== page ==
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Next state budget to spend $117M more on pensions

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Indiana lawmakers plan to set aside more money in the next two-year budget to help deal with unfunded pension liabilities, but experts warn the amount needed to pay retirees will only grow in the next 15 years.

The amount set aside for public workers' pensions would increase from $835 million this year to $952 million in the second year of the $28 billion budget that has cleared the House and is pending before the Senate, the Evansville Courier & Press reported Friday.

The proposed 14 percent increase is due in part to the state taking responsibility for local police and firefighter pensions in the property tax overhaul approved three years ago and increasing payments due as part of old pension plans that are being phased out.

Pension for public school teachers hired before 1996 were guaranteed, but no money was deducted from their paychecks or set aside by their schools.

"The hens have come to roost on the benefit increases that were handed out in the good years," said Steve Russo, executive director of Indiana's pension funds.

Russo predicted payouts to teachers hired before 1996 will peak in 2027 at more than $1.2 billion per year. Some of that money will come from a dedicated fund into which the state sends tens of millions of Hoosier Lottery revenue every year, but most will come from Indiana's general fund.

Unfunded pension liabilities now account for 5 percent of Indiana's budget, an amount expected to grow until the number of those retirees who are dying outpaces the number who are retiring and being added to the program.

"It's going to keep getting worse," said Rep. Jeff Espich, a Uniondale Republican who chairs the budget-writing House Ways and Means Committee.

Until deaths cause the pension costs to decline, there's nothing the state can do "unless you default on your obligation to those teachers," Espich said.

"Until all those people get out of the system," he said, "we haven't got to our biggest problem."

The Public Employees' Retirement Fund makes up much of the rest of the state's unfunded liabilities.

Indiana is now on a "pay as you go" plan, which means state, municipal and public safety workers pay a portion of their salaries, and the agencies that employ them also pay.

"It's an obligated part of their benefit package," Espich said.

All of those payments are tax dollars, but the state's philosophy has been that setting them aside now will help avert a fiscal crisis later.

As a result, the Public Employees' Retirement Fund is 85 percent actuarially funded, compared with 33 percent for the pre-1996 teachers' plan, Russo said.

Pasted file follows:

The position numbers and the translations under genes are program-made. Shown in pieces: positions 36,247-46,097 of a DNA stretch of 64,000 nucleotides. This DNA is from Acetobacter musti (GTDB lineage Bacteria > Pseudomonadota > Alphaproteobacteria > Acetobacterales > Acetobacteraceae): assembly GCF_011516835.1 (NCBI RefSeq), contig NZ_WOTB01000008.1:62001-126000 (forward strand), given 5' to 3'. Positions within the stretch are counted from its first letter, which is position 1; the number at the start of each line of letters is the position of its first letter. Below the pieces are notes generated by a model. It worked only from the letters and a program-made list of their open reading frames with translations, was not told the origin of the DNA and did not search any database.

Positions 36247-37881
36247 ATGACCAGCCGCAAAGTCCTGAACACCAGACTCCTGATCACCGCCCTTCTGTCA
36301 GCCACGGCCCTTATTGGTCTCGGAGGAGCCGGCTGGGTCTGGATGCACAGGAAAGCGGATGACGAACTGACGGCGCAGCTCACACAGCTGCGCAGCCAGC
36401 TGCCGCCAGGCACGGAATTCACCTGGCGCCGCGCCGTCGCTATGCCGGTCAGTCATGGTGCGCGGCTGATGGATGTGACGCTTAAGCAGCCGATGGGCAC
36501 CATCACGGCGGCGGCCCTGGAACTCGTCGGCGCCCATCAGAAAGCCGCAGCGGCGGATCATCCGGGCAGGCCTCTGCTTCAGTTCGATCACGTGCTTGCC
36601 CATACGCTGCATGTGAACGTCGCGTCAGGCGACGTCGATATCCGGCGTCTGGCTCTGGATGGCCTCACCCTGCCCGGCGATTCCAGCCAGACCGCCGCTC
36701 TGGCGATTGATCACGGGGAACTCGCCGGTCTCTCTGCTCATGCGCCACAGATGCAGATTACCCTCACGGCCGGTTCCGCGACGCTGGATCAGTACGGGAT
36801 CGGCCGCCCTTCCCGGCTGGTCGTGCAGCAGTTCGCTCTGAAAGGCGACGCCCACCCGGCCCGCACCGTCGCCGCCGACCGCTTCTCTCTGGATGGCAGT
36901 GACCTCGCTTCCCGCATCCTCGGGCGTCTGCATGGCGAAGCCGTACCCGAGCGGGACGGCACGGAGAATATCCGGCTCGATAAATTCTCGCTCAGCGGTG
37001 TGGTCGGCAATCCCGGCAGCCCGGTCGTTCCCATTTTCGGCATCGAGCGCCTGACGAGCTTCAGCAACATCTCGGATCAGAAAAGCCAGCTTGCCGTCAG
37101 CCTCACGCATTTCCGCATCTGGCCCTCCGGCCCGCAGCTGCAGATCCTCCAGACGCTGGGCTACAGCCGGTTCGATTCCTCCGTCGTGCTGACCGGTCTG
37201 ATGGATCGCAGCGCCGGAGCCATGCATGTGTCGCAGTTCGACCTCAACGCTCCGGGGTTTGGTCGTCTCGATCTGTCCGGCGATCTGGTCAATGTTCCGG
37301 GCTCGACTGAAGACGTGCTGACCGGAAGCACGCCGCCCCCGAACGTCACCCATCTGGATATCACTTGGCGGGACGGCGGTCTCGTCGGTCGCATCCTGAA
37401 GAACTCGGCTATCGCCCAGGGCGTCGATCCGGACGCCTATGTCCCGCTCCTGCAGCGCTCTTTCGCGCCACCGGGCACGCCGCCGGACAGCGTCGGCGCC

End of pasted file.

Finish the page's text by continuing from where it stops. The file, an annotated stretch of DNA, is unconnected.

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  • Teachers hired before 1996 did contribute to their pensions.
    I taught for many years(1958-2004). I still have a few old pay check stubs that show 3% of my gross pay was charged for retirement and I think the school corporation matched that amount. It could be the article should have read that teachers hired after 1996 did not contribute. I seem to recall that some time ago you were given an option to continue to contribute 3% of your pay and it would affect your tax obligation or not contribute and increase your taxable pension. Again some of this is from memory. My paycheck stubs are not. Example: Gross this pay $1615 retirement withheld $48.45.


  • Everyone can do it
    Everyone has the Cred.'s to operate a school, eh, what do you really have that could take care of kids.... I have seen too many fail.. lack of Social Workers, and Nurses.. etc.. be held acccountable to Public Law... YOU CANT DO IT... SAME kids, different building... :) WE try :)
  • Why
    Umm. I get it what now, less than I am vested for... why should good people keep teaching... let those that THINK that they are worth more do it. They will figure it out....why would I as a young teacher teach? I would not.... nuff said. Too bad I am already set in my way. I am on my way to be ADM. .... Why not? Everyone else can be ?

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  1. Those of you yelling to deport them all should at least understand that the law allows minors (if not from a bordering country) to argue for asylum. If you don't like the law, you can petition Congress to change it. But you can't blindly scream that they all need to be deported now, unless you want your government to just decide which laws to follow and which to ignore.

  2. 52,000 children in a country with a population of nearly 300 million is decimal dust or a nano-amount of people that can be easily absorbed. In addition, the flow of children from central American countries is decreasing. BL - the country can easily absorb these children while at the same time trying to discourage more children from coming. There is tension between economic concerns and the values of Judeo-Christian believers. But, I cannot see how the economic argument can stand up against the values of the believers, which most people in this country espouse (but perhaps don't practice). The Governor, who is an alleged religious man and a family man, seems to favor the economic argument; I do not see how his position is tenable under the circumstances. Yes, this is a complicated situation made worse by politics but....these are helpless children without parents and many want to simply "ship" them back to who knows where. Where are our Hoosier hearts? I thought the term Hoosier was synonymous with hospitable.

  3. Illegal aliens. Not undocumented workers (too young anyway). I note that this article never uses the word illegal and calls them immigrants. Being married to a naturalized citizen, these people are criminals and need to be deported as soon as humanly possible. The border needs to be closed NOW.

  4. Send them back NOW.

  5. deport now

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